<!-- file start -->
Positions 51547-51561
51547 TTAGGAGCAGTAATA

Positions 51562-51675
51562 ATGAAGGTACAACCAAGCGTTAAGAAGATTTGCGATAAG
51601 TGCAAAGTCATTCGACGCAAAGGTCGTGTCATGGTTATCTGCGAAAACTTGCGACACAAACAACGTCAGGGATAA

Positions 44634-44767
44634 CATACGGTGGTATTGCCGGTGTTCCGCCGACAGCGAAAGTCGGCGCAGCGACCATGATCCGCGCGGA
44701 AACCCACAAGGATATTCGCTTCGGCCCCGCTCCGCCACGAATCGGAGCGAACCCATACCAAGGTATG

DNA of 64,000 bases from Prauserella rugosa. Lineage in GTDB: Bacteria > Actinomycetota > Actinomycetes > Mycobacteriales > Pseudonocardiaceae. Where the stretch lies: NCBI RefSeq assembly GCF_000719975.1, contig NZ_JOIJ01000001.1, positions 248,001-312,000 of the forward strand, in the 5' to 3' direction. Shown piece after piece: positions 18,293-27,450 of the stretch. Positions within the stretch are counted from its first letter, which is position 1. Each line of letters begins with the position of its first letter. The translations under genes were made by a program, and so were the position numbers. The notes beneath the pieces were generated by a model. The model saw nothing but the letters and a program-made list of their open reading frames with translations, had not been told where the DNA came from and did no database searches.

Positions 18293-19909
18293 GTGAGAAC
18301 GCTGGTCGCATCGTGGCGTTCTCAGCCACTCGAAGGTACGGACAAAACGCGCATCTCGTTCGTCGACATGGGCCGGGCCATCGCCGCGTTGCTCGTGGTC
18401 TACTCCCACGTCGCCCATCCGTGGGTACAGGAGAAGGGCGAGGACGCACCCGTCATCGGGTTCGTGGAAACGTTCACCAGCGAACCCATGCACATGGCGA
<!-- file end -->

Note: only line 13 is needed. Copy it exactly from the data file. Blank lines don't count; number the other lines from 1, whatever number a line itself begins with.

18401 TACTCCCACGTCGCCCATCCGTGGGTACAGGAGAAGGGCGAGGACGCACCCGTCATCGGGTTCGTGGAAACGTTCACCAGCGAACCCATGCACATGGCGA